On behalf of the graduate students and faculty at Notre Dame, I implore the administration to rethink their decision. The University has recently built a significant number of new buildings to foster greater scholarship in various disciplines on campus. This has been a wonderful investment in the academics at Notre Dame. The administration appears to have forgotten that the basis of all of the scholarship expected is directly tied to and with the graduate students who all play a critical role in the actual work. They need to address this issue in these investments. With the significant endowment that the University has, they should be able to afford to provide good graduate housing and newer and better married-student housing. If graduate student housing will no longer be available, it will diminish the ability to attract good graduate students that, in turn will diminish the level of scholarship within our academy. In my perspective, diminishing the academic reputation of Notre Dame will be sinful.


Thomas Nowak
professor emeritus
department of chemistry and biochemistry
Oct. 27



The views expressed in this Letter to the Editor are those of the author and not necessarily those of The Observer.

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  • Craig Difley

    Fisher Graduate Housing is on campus. The Overlook Apartments is just across the street.
    Nearly 800 new units have come on line in the last few years. I think the University is trying to stay out of the rental property business. Student housing is a specialized field of real estate that requires well compensated people to run it. It takes many skilled maintenance people to keep these units on the market in a marketable condition. Property managers have to provide well planned logistics to get units ready in short windows of time, deal with international students’ arriving at all times of the day and night for immediate move in and maintaining a pleasant disposition in the face of unending questions and demands.

    • HolyHandGrenade

      So there are expenses, naturally. The argument comes down to whether the economic profit/opportunity cost of paying those salaries and maintenance costs is more or less than the benefit to the health and talent the university’s graduate student body. Professor Nowak appears to beg to differ, and considering how much Notre Dame has pumped into things like new research buildings (McCourtney Hall) and surely greatly increased compensation to professors in more recent years, he seems to have a point. It’s hard to put a value on something like that, but it appears ND thinks it isn’t worth it, in the face of getting that sweet lease money and a more attractive North side of campus, which has its own value. Nonetheless, it’s hard to argue that the loss doesn’t negatively affect grad students and research short term, if ND really cares about that on principle.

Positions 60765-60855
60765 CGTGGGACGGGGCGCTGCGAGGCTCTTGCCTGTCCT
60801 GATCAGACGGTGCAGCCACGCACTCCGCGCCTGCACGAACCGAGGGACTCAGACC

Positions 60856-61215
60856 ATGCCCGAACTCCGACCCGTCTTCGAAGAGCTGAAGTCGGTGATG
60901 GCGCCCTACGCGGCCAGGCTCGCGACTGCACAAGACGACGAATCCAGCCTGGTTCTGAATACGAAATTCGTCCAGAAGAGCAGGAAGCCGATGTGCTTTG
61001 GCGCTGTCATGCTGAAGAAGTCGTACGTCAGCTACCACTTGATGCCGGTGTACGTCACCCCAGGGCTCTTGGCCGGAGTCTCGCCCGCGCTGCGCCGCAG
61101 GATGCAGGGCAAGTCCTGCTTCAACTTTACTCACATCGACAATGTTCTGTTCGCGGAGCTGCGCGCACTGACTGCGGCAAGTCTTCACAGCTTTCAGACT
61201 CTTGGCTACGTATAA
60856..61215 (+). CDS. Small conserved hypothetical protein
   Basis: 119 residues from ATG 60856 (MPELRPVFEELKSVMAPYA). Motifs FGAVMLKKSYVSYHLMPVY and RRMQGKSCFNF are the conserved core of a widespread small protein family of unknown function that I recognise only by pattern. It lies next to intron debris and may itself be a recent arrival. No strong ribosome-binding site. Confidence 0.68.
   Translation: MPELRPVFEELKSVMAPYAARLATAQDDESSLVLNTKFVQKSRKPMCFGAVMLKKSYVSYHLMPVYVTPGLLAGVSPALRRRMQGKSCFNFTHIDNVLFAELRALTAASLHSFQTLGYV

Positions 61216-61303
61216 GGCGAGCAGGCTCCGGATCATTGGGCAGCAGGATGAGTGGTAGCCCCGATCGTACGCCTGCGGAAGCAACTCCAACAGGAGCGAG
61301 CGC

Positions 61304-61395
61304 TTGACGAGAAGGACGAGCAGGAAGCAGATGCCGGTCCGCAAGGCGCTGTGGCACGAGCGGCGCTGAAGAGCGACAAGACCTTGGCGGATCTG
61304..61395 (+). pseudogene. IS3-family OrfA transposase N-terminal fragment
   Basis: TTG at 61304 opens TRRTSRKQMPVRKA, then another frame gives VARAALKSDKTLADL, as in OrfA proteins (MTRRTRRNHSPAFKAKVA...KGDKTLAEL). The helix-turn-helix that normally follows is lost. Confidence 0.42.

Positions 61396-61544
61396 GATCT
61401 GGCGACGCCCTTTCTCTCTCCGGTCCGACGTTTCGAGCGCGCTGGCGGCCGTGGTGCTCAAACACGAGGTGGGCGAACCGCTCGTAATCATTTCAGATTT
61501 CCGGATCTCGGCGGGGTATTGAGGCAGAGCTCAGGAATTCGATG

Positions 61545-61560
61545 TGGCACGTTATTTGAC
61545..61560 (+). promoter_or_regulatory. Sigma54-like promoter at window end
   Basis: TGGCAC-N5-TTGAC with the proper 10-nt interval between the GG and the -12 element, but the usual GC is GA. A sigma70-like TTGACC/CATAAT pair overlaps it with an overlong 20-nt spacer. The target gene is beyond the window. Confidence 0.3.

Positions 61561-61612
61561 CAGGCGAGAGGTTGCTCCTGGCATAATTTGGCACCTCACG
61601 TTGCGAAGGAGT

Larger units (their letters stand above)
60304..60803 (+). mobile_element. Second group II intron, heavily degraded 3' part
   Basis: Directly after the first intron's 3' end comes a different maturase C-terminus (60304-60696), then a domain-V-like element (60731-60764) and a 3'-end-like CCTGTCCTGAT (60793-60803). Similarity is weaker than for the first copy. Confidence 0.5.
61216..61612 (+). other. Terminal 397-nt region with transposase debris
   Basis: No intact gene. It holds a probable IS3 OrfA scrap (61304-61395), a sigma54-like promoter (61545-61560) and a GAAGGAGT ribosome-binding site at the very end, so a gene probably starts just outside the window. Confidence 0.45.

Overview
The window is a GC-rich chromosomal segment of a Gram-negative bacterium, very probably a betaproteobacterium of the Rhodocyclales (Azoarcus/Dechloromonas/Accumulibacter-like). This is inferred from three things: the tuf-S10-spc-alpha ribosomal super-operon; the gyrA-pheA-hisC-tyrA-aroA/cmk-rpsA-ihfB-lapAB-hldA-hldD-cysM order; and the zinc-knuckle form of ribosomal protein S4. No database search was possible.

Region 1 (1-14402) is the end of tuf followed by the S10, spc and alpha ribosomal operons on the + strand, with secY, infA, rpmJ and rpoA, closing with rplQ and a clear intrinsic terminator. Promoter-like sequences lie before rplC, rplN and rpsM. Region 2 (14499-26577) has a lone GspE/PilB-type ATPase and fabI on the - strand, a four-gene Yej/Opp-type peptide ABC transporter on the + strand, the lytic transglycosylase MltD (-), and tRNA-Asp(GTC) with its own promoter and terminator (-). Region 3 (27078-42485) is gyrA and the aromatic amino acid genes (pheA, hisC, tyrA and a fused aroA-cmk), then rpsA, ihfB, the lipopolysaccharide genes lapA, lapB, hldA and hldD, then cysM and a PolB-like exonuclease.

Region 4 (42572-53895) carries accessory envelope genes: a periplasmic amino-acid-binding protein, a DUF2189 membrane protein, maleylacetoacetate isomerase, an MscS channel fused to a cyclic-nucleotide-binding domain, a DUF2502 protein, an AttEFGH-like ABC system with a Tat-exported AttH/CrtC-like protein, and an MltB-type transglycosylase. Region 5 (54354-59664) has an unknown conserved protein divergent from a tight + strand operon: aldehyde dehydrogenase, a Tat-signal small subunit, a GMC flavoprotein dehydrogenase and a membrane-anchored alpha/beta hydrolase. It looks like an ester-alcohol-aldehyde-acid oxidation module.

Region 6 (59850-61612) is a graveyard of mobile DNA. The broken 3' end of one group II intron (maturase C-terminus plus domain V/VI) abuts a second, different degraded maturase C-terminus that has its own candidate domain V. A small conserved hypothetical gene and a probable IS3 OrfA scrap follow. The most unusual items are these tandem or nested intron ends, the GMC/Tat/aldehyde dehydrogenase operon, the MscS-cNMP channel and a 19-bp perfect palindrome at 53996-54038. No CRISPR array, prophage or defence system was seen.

• Craig Difley

        Well stated. Current married family housing has a sense of community and lower rents than newer housing. The life experience leading to a graduate degree goes far in shaping the intensity of research and scholarship for every student. The added economic burden and security concerns surrounding housing for these students shows the intangible effects Professor Nowak and you point out: ND principle.

    • Michaela D

      First of all, the Overlook does not house families. Second, Fischer is indeed on campus, but the cost of living there is $1200 for a student family (twice the rates at the Village which is being razed without a replacement). I know some families here at the Village who are living on a $1500/mo stipend. That leaves $300 to be spent on food, utilities, and health insurance for spouses and children. PER MONTH. It’s absurd that anyone would think Fischer is an option for any international student on a stipend. There is a PhD student living at the Village now who will be forced to send his wife and child home to Uganda for the next four years, so he can get a roommate to afford housing and food. So no, none of the options the university has given us are sufficient for international families. And if they can build an extravagant multi-million-dollar stadium, why can’t they build and staff a small family housing community that will be filled with generations of loyal future alumni? and happy safe families, too.